Fiscal indicators of Tamil Nadu deteriorated drastically: Finance Commission

‘It moved from a revenue surplus to a revenue deficit State’

February 06, 2021 01:37 am | Updated 12:30 pm IST - CHENNAI

CHENNAI, 25/02/2014: A view of Tamil Nadu Secretariat logo. 
Photo: V. Ganesan.

CHENNAI, 25/02/2014: A view of Tamil Nadu Secretariat logo. Photo: V. Ganesan.

Tamil Nadu’s fiscal indicators have deteriorated drastically from 2012-13 to 2018-19 and most borrowings in the recent years have gone to fund its revenue deficit, instead of capital expenditure, the 15th Finance Commission report tabled in the Parliament recently said.

Tamil Nadu moved from a “revenue surplus” to a “revenue deficit” State after 2012-13, it noted. A revenue deficit is the difference between the government’s revenue receipts and revenue expenditure and reflects that the government’s earnings are not adequate to meet its day-to-day operational expenses.

Tamil Nadu’s Debt-Gross State Domestic Product (GSDP) ratio has increased to 22.6% in 2018-19, from 17.2% in 2012-13, the Commission said.

The State implemented its Fiscal Responsibility Budget Management (FRBM) Act and has adhered to the limits set in recent years.

However, it needs to continue on the credible debt path and careful calibration of expenditure for generating future streams of income, the report added.

As per the report, Tamil Nadu’s revenue deficit-fiscal deficit ratio has approached 50% in the recent years, implying that most borrowings were being used to finance its revenue deficit.

Capital expenditure-GSDP ratio has fallen between 2011 and 2019 (except for 2016-17 when the State joined the UDAY scheme), it noted. Capital expenditure goes into infrastructure projects like roads.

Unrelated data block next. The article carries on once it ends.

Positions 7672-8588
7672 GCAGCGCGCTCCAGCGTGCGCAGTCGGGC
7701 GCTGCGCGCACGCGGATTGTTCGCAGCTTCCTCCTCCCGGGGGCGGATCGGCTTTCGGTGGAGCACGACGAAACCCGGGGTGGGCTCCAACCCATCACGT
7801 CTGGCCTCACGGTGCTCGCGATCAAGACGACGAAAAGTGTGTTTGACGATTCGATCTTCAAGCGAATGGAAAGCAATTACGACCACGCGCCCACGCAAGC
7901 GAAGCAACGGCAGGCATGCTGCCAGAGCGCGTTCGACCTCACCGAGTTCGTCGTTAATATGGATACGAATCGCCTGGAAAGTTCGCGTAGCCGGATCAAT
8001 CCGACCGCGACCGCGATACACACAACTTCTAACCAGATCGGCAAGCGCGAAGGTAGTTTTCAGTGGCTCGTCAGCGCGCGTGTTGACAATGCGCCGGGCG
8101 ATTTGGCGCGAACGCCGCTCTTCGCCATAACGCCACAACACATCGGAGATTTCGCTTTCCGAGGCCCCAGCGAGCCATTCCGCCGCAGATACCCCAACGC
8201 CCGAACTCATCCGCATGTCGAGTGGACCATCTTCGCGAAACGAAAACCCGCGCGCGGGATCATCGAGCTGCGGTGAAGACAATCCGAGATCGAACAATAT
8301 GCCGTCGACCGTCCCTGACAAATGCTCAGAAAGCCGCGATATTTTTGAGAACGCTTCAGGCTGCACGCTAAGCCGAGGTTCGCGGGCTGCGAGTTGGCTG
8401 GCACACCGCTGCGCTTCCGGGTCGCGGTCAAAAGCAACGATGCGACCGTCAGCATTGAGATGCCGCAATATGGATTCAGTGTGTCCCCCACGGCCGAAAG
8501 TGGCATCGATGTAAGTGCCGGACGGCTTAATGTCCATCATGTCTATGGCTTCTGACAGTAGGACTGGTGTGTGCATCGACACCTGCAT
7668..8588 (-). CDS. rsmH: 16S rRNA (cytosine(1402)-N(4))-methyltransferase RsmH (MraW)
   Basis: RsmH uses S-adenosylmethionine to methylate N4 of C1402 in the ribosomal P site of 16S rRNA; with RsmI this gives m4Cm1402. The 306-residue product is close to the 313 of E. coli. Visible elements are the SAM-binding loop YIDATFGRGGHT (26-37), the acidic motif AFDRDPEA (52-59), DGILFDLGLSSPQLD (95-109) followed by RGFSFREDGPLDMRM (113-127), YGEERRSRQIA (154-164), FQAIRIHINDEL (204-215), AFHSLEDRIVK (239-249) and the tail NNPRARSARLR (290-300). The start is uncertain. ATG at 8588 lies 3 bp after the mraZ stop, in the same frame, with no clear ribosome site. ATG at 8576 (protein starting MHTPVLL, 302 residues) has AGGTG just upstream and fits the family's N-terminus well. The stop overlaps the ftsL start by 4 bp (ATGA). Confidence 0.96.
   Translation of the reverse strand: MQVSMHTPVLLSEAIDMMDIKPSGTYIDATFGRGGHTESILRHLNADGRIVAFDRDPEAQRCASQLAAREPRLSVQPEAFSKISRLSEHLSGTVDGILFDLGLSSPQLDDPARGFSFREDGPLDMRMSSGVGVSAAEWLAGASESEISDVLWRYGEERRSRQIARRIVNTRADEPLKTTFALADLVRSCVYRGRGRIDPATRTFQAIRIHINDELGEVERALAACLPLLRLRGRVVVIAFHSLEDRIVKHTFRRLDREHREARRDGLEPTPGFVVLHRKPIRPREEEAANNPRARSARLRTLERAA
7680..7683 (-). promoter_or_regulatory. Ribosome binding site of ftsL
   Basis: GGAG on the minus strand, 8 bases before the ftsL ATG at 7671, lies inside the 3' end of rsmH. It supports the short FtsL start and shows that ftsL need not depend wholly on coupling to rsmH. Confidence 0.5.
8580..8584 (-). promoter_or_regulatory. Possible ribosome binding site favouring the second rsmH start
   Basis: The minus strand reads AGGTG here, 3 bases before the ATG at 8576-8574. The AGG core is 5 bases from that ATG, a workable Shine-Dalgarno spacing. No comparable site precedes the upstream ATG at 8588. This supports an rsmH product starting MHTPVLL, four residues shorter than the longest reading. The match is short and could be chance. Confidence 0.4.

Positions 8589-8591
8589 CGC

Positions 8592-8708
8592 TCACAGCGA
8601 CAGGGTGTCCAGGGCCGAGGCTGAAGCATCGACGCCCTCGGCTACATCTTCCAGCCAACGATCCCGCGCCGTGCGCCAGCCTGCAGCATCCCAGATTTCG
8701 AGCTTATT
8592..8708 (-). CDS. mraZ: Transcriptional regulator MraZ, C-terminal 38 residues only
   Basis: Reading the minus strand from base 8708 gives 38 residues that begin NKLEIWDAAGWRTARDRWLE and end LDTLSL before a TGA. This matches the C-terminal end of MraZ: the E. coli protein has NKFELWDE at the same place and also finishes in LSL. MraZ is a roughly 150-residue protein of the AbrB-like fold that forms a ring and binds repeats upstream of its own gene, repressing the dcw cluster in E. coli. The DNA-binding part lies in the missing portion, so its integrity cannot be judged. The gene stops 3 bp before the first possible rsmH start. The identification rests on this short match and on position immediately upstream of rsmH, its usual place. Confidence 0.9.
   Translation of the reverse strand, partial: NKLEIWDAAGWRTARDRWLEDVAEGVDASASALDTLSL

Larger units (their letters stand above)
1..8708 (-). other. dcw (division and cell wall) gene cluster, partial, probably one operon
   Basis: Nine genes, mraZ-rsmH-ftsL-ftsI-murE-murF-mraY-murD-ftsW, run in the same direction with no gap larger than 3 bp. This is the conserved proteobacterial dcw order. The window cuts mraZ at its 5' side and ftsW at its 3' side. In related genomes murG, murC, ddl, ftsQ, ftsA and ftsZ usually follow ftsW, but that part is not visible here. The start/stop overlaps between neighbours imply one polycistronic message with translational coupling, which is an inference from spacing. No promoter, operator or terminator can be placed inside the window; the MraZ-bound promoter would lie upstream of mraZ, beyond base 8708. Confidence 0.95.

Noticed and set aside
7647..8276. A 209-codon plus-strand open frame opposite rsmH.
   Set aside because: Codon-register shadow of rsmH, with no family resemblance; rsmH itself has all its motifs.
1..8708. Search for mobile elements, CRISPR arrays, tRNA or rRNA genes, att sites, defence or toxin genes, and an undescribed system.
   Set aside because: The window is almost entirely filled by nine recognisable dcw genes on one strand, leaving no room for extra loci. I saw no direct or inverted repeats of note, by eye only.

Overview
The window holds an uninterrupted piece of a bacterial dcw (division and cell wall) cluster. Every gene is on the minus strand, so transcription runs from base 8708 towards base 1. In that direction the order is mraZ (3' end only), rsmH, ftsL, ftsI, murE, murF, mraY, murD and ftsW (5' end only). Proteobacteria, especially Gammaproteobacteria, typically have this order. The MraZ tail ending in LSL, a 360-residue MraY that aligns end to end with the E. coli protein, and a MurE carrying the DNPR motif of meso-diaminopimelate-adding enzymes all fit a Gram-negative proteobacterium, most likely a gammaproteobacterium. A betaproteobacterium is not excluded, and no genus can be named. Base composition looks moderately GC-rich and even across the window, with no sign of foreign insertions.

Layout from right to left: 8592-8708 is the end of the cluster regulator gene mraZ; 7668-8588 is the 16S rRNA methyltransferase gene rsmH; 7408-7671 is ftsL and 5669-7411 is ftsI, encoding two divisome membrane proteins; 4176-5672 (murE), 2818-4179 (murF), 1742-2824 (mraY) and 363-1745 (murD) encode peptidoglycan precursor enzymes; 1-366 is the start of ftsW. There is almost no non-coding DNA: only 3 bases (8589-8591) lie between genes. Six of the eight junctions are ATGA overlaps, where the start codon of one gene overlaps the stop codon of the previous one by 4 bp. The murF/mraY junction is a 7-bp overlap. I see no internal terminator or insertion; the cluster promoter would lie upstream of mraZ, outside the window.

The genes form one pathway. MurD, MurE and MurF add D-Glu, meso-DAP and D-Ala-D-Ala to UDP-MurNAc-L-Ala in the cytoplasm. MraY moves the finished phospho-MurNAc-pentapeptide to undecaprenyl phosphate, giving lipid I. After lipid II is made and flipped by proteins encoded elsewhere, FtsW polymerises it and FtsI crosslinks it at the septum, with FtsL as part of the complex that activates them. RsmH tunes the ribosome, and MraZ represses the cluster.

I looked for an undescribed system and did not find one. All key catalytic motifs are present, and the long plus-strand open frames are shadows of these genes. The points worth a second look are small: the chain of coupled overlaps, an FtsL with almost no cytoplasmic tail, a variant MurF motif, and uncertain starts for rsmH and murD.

Low growth

Tamil Nadu experienced low growth in major sources of revenue (VAT, Stamp Duty and Registration and State Excise) during 2014-16, the report said.

However, consequent to some measures taken in 2017-18 and 2018-19 (like increase in VAT on petroleum products, hike in excise duty and levy of special fee on liquor), the State achieved 13% growth in its Own Tax Revenue and 15% growth in Own Revenue Receipts in 2018-19, it noted.

The Commission noted that the State needed to revert to its pre-2014 Revenue Deficit-Fiscal Deficit Ratio and invest its borrowings fully into capital expenditure and also need to improve its Own Tax Revenue-GDP ratio further.

The Commission also said promotion of aquaculture could become an important revenue generator for the State. Despite a coastline of around 1,076 km, the State’s aquaculture sector is smaller when compared to the neighbouring State of Andhra Pradesh, it noted.

On the positive side, the report noted that the State had been a front-runner in many metrics in Sustainable Development Goals, like poverty reduction, good health and well-being and quality education among others.

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